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China’s diplomatic reach dominated global index

China has the world’s farthest-reaching diplomatic network, according to a new study, closely followed by the United States.

It has a bigger diplomatic footprint than its larger economic rival in Africa, East Asia and the Pacific islands, according to the Lowy Institute’s 2024 Global Diplomacy Index released Sunday. It also has a bigger presence in East Asia, following the U.S. withdrawal from Afghanistan.

Washington’s reach is more extensive in Europe, North and Central America and South Asia, with the same number of diplomatic posts as Beijing in the Middle East and South America, the survey found.

China’s expansion has come at the expense of Taiwan, as China courts lower income nations with offers of infrastructure, economic and administrative assistance. 

In January, Nauru switched diplomatic allegiance from Taipei to Beijing. The move by the tiny Pacific country reduced Taiwan’s diplomatic allies to 12 nations, including the Vatican, Paraguay and Eswatini.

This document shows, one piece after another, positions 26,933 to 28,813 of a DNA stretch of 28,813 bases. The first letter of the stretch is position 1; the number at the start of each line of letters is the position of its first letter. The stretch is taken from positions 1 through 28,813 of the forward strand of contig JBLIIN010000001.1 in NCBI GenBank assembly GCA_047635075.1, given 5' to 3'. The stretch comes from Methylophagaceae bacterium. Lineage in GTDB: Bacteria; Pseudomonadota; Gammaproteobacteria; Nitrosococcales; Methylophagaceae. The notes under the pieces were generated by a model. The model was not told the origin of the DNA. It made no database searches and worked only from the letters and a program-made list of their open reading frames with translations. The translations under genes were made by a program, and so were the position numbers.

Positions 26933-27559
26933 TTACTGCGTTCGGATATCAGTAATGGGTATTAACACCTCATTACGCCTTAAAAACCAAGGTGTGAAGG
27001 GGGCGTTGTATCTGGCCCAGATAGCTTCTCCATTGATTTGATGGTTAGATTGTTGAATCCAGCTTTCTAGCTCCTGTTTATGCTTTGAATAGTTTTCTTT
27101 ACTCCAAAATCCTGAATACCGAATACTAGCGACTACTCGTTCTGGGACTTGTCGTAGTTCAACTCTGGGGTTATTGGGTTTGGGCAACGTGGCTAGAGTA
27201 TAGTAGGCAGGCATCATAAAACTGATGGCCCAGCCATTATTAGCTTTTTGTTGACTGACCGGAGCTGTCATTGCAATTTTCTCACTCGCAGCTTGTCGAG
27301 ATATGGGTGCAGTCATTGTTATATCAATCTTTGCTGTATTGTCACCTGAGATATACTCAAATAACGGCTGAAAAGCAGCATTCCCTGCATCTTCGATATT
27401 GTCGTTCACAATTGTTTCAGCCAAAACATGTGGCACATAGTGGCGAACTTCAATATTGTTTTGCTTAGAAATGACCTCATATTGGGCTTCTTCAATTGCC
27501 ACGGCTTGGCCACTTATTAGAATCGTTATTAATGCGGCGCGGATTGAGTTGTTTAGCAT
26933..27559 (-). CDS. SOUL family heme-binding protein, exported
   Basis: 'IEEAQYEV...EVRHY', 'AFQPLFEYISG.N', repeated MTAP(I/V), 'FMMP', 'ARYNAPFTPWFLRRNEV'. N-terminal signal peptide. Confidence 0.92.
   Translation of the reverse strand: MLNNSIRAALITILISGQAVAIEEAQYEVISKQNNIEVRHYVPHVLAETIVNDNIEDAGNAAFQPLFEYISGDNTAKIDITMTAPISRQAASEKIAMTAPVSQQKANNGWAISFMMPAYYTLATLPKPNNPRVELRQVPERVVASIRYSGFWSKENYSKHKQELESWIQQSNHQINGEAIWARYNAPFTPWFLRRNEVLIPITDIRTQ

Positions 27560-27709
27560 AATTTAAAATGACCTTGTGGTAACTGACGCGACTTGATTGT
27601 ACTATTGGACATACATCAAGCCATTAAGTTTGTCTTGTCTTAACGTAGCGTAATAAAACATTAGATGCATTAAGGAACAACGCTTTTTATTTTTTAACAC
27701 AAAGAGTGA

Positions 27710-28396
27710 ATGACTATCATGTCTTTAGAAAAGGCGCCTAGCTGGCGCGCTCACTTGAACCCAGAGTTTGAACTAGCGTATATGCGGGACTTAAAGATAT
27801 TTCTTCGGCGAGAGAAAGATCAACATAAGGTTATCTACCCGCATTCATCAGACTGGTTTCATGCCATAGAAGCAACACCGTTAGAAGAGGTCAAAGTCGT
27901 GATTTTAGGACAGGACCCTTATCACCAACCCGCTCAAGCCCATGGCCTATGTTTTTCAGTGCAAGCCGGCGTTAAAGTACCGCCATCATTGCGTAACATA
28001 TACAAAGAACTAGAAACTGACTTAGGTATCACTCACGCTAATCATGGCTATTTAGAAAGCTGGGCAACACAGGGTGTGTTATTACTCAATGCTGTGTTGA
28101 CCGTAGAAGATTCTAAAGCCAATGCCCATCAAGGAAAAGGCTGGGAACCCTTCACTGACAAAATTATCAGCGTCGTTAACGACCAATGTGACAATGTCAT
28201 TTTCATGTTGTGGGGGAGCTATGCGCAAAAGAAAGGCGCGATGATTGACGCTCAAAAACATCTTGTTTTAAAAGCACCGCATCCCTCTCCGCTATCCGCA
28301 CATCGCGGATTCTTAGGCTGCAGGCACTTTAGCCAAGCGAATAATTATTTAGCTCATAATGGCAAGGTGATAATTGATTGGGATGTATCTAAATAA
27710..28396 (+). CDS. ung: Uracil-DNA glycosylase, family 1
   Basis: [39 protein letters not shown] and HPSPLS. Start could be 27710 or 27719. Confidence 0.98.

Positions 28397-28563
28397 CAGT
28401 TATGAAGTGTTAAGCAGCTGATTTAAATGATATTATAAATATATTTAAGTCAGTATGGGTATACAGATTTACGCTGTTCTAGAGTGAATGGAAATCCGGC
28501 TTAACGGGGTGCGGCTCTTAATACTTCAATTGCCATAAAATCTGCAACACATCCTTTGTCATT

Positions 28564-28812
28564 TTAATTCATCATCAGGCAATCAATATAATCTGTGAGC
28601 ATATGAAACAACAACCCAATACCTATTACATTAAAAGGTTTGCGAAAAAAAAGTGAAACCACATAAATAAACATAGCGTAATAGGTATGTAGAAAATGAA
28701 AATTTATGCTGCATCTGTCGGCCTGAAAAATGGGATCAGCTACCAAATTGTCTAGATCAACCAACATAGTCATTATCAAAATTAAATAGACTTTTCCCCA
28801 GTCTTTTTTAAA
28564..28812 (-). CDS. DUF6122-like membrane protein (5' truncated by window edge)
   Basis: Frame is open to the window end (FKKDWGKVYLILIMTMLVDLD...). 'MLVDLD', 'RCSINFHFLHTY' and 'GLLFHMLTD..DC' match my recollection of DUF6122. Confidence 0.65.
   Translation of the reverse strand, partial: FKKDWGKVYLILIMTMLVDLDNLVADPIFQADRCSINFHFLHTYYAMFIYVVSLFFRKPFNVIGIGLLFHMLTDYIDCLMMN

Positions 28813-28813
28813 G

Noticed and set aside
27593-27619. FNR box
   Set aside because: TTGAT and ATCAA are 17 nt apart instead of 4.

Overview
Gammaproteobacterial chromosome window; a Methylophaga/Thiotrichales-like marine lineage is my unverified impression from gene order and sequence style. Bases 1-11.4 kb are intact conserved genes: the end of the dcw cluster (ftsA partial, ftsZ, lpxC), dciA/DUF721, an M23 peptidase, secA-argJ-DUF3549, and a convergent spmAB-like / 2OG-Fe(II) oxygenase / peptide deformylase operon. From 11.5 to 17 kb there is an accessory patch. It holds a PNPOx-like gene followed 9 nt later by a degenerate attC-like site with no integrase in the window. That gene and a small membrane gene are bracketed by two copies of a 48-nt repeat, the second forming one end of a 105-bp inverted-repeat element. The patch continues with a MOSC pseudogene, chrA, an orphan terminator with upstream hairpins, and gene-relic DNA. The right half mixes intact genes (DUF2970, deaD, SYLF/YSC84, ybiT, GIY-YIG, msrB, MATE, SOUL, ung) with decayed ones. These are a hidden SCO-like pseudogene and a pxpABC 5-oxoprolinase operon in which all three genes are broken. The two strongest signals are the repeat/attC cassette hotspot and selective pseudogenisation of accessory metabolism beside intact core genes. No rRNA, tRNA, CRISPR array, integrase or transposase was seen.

The index showed a rapid growth in diplomatic missions in the Pacific islands, seen as key geopolitical allies by the world’s two leading superpowers.

“The Global Diplomacy Index shows that governments continue to invest in diplomacy to project power and achieve their interests,” said Ryan Neelam, the director of the Public Opinion and Foreign Policy Program at the Lowy Institute.

“The ongoing rivalry between the United States and China is reflected in the superpowers’ dominance in the 2024 rankings, while geopolitical competition has propelled Asia and the Pacific into focus.”

The index was launched in 2016. This year, it covers the diplomatic networks of 66 countries and territories in Asia, the Group of 20 nations and members of the Organisation for Economic Co-operation and Development.

Data was collected between July and November last year.

Edited by Taejun Kang.